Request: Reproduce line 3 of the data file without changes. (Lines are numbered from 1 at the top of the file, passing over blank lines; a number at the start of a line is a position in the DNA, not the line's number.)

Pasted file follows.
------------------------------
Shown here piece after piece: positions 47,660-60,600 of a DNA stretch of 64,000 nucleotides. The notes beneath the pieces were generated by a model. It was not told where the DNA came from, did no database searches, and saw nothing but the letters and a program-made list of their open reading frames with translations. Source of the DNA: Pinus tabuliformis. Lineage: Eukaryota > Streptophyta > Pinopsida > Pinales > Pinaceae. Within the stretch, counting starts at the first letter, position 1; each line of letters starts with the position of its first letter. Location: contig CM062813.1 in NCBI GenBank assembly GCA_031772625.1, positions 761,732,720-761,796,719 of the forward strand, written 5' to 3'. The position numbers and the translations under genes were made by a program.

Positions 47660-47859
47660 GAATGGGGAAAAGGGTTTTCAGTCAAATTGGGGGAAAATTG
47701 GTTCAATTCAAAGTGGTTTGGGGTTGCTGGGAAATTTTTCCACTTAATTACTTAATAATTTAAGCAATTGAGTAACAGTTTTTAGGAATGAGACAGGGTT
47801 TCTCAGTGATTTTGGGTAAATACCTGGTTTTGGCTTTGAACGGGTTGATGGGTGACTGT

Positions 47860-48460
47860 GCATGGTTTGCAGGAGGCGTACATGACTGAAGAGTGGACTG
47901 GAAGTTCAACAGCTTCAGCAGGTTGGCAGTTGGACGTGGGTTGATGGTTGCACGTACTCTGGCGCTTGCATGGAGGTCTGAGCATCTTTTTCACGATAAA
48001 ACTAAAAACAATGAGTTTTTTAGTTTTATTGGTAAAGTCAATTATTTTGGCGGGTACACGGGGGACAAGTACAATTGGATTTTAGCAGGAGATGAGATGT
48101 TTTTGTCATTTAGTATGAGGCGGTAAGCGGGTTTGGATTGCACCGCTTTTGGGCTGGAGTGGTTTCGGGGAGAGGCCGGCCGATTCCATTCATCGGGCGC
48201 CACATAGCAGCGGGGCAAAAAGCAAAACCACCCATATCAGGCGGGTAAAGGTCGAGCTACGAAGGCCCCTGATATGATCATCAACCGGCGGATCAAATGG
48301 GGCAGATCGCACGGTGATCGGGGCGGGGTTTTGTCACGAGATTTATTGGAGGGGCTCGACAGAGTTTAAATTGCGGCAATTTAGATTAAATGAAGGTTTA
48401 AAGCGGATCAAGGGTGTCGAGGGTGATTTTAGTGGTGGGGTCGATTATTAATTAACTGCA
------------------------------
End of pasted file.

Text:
47660 GAATGGGGAAAAGGGTTTTCAGTCAAATTGGGGGAAAATTG